For those who ever needed to have a deeper look at application internals that may be impacting performance probably had this impression:
This is the scenario where Websphere PMI is a killer feature.
Imagine that your application isn’t performing as expected. Many can be the reasons for the poor performance. I’ve faced myself a scenario where the application was waiting a long time for getting a JMS connection from Websphere internal provider since its default configuration of 10 connections maximum isn’t acceptable for any application with performance requirements of even 100 transactions per second.
By default, Websphere 6.1 ND comes with basic PMI metrics enabled. These include for example:
- Enterprise Beans.Create Count
- JDBC Connection Pools.Wait Time
- JDBC Connection Pools.Use Time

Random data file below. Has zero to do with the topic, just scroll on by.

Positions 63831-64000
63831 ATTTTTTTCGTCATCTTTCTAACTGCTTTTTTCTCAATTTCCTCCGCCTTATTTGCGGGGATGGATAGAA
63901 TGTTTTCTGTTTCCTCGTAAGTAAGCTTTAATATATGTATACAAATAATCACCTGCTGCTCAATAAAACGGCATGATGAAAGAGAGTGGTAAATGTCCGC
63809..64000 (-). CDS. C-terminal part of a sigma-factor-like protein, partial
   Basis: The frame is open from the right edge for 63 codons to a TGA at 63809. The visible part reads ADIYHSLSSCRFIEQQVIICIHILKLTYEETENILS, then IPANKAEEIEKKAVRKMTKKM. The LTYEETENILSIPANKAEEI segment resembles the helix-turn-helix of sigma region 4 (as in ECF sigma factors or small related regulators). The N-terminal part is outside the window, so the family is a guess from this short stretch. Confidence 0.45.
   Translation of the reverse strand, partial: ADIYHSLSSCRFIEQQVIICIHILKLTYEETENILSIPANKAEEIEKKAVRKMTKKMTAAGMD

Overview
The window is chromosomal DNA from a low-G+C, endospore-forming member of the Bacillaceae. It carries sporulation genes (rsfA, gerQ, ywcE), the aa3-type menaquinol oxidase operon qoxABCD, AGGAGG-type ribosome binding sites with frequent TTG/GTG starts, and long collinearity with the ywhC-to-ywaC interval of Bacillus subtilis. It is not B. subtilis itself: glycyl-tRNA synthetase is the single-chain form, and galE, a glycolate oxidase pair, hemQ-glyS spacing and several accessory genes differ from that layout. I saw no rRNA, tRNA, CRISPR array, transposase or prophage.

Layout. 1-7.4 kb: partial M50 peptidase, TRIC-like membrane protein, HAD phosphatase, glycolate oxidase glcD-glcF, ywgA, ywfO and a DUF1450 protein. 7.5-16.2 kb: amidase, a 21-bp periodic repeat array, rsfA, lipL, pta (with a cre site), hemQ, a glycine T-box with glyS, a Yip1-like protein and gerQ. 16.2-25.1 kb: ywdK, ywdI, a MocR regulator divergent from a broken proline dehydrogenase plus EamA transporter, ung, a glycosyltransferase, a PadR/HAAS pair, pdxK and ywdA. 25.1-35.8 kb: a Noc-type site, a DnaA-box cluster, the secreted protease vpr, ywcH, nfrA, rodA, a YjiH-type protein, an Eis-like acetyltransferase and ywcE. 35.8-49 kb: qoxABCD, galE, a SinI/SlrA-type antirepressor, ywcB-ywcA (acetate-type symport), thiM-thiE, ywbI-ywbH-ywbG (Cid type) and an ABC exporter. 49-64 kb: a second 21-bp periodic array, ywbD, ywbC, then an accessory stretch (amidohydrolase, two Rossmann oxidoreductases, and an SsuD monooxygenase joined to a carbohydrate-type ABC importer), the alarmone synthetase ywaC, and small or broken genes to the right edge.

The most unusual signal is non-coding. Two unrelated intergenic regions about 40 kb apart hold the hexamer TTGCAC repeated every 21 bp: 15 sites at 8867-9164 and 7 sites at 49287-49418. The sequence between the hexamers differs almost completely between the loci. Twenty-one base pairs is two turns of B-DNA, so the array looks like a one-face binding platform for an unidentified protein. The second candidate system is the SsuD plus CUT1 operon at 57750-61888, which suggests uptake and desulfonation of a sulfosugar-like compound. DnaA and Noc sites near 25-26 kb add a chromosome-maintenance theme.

If you need anything more than the default, you can change under:
Monitoring and Tuning > Performance Monitoring Infrastructure (PMI)
then click on the desired server.
After you have chosen the desired metrics (remember that more metrics involve more CPU impact on runtime), go to the following menu:
Monitoring and Tuning > Performance Viewer > Current Activity
Now you need to check if your server is in fact already collecting data, if it is already enabled but not collecting, Collection Status will show Available. In order to start collecting, check the desired server and click Start Monitoring button. After clicking the button it will now show Monitored on the status column.
Now you can click on the desired server and tick for example one of your connection pools under the tree on the left, you should see an structure similar to the below:
Performance Modules > JDBC Connection Pools > Oracle XA Provider > yourDataSource
After clicking the metric you’ll have a graph display of the current data and also a tabular with the snapshot of the indicator below.
* note: Eclipse TPTP is said to be supported on AIX on version 4.3.1 but I have not been able to make it work